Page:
Tomato Seedlings. 10 varieties to try.

I’m a member of a garden club.

No seriously.  I really am!  Why aren’t you gasping?

Hold on.  It just occurred to me that you probably think it’s perfectly normal that I belong to some sort of garden club.  That it makes perfect sense.  It does not.  As much as I love gardening (and always have) I’m not a “club” kind of person.  I shun clubs.  I’m a club shunner.  I’m more of a Lone Wolf kindda girl, wandering the plains alone with the soundtrack from The Good, The Bad & the Ugly playing in the background.

But last year I became a club person when I joined a local community garden.  I needed room for my paste tomatoes and one of their members kindly agreed to share his plot with me.  Since then I’ve secured my own plot in the community garden and am thusly a member of the garden club.

Like most clubs, they have fundraisers.  I suggested drag racing, but they were worried about noise and pollution and accidents and such. Why they would think a bunch of drag queens would pollute the neighbourhood is beyond me but I’m new to the group so I didn’t question them. And I had to agree a bunch of screaming queens in a foot race would undoubtedly be noisy.  And lead to accidents.

So the club decided to go with the more conventional if somewhat less entertaining, “Plant Sale”.  I gave away a few of my tomato plants last year and people seemed to like them so I was assigned to tomatoes.

I planted 10 different varieties of tomatoes around the end of March and they’re now getting properly upset about being inside.   I planted them all in a single, large plastic bin.  I had no intentions of leaving them in the bin so long, but life got in the way.  They’re tomatoes.  They can take it.  Tomatoes are incredibly resilient but I had literally run out of room for them like this.  The plants were actually touching the fluorescent lights I grow them under.

As you can see they’re 15″ high already. For everyone who speaks in centimetres, that’s about as high as a drag queen’s running heel.


Tomato Seedlings Tall

Their roots weren’t really getting the best chance at developing what with being smashed into the plastic box.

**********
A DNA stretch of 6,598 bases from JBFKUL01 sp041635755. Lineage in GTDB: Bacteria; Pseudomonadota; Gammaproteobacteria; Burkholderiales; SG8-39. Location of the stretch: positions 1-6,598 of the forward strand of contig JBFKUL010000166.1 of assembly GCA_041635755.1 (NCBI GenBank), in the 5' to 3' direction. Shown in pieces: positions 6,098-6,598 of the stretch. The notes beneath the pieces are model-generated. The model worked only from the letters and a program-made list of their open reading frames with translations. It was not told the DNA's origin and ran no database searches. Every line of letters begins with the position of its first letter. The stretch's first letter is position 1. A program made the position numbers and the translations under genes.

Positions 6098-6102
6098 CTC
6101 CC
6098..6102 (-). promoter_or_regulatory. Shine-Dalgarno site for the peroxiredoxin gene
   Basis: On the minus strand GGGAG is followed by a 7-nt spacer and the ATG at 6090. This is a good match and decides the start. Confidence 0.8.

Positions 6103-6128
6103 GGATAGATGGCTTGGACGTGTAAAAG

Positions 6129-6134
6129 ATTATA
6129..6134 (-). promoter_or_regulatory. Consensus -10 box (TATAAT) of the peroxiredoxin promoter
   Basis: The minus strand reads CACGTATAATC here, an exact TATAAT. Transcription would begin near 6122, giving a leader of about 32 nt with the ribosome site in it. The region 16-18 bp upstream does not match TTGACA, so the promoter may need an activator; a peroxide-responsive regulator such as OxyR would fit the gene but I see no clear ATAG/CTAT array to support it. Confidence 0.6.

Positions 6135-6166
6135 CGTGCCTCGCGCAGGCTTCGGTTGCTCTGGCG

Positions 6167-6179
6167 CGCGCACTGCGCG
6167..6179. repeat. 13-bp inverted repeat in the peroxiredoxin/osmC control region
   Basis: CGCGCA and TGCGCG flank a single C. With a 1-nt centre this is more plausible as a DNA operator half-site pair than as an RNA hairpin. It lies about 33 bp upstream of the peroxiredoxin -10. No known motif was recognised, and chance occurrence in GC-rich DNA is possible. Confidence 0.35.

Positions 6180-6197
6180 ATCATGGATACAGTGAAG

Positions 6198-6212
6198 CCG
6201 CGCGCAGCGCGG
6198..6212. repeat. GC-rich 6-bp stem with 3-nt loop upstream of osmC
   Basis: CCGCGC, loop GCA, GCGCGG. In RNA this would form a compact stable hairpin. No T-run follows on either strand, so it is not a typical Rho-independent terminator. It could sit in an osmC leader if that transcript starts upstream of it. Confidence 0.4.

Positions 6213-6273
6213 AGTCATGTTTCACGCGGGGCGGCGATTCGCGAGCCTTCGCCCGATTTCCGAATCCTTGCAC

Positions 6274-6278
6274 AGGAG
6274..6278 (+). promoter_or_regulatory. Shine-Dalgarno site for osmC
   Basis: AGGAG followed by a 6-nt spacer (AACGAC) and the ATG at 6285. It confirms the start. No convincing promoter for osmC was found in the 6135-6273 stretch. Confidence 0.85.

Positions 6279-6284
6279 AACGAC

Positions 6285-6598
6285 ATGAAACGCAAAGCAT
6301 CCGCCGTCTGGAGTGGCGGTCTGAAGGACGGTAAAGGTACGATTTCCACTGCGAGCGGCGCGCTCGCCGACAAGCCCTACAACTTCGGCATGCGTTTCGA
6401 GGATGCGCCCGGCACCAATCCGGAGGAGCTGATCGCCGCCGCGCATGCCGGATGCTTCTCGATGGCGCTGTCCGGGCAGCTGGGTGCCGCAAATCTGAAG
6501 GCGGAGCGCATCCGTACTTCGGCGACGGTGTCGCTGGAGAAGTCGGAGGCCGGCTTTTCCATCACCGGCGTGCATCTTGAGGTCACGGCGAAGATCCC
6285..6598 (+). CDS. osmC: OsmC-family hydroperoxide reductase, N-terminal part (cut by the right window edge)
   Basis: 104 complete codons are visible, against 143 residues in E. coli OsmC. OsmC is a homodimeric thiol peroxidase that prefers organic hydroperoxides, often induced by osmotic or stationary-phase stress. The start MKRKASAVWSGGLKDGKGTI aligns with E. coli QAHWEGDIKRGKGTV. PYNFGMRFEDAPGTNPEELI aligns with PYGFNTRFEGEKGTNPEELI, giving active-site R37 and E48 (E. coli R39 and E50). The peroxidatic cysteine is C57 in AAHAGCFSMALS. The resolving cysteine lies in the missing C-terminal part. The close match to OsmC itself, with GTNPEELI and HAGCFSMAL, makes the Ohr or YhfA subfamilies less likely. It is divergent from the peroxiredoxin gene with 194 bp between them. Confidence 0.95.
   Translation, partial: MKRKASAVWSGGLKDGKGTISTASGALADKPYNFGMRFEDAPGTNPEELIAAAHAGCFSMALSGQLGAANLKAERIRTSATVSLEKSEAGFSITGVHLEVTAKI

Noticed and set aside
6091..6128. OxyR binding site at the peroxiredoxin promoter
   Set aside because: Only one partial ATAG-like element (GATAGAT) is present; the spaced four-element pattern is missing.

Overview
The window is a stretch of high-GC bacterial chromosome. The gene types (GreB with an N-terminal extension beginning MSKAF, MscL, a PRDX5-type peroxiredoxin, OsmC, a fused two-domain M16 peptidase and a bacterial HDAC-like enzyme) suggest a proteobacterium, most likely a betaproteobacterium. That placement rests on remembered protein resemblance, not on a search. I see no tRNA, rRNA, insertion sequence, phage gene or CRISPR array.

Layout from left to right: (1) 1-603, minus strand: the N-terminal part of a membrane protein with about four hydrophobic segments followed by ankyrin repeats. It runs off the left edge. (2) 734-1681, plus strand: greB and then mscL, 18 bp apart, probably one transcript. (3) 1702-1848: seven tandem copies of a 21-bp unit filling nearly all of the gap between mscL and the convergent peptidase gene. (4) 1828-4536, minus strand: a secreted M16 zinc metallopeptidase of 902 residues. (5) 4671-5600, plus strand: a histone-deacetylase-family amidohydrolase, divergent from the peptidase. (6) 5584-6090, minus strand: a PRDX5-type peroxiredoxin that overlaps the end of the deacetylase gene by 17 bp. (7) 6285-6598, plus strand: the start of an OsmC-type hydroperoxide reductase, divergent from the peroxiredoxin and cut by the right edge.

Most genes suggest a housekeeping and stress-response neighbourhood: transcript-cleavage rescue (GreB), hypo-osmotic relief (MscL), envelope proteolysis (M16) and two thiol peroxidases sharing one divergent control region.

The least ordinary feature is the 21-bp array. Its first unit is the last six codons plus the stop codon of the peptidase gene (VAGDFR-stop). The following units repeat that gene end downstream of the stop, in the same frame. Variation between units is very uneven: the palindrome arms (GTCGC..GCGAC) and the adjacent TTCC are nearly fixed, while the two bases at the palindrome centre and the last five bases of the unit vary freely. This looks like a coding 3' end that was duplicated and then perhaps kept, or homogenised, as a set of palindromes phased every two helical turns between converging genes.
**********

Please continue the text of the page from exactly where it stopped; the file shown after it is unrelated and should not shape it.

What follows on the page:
Tomato Seedling Roots


But that’s one of the many great things about tomato plants. When you’re replanting them, whether into new pots or into the ground, you can plant those suckers right up to their top set of leaves if you want. The plant will start to sprout out roots from its stem. Just make sure you pull off the bottom leaves before submerging the stem in soil so the leaves don’t rot in the dirt.

Repotting Tomato Seedlings

So when it comes time for you to plant your seedlings plant them as deep as possible to get a stronger plant with more roots. More roots means more nutrients and guck getting into the plant. Guck is good by the way. It’s my own technical term for the good stuff in compost. Plus worm poo and such.

If you’re looking for a bushier, wider type of plant, you can pinch off the top of your tomato plant which will encourage side shoots.
Repotted Tomato Seedling

For the plant sale I made 70 newspaper pots from a wine bottle and grocery store fliers, then labelled every pot with the variety of tomato inside. By the time the sale comes around each of plants should have developed a tight root system and be ready for outdoor planting.

These are the tomatoes I grew. It’s probably a bit too late for you to to start these now (but not impossible) but if you’re interested in finding any of these tomatoes to grow yourself, keep your eyes peeled for plant sales in your area. I know Linda Crago has an annual tomato sale every spring and many other tomato enthusiasts have sales too.


Before taking these seedlings to the sale I’ll have to spend a week or so hardening off the tomato plants. If you’re new to growing tomato seedlings this year, take a look at how to  harden something off  and why you need to do it.

If you’re a drag queen, you should probably do the same.


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  1. igoretas says:

    If you want to taste a really good tomato, just try the Andes Tomato (maybe you can find it as Andes horn tomato, Peru tomato).

    The last 5 years we have tasted like 50 or 60 kinds and this by far the best one: very sweet, ultra thin skin, not too much seeds, as good for salad as for sauce.

    Every years we try new varieties, but there are three “must to” that we plant every year: andes tomato, green tomato and an old variety from where my parents are living now, on the south west of France

    This SeptemberI’m going to Canada for a month travel and I would like to take back some new seeds from there

  2. Jennifer says: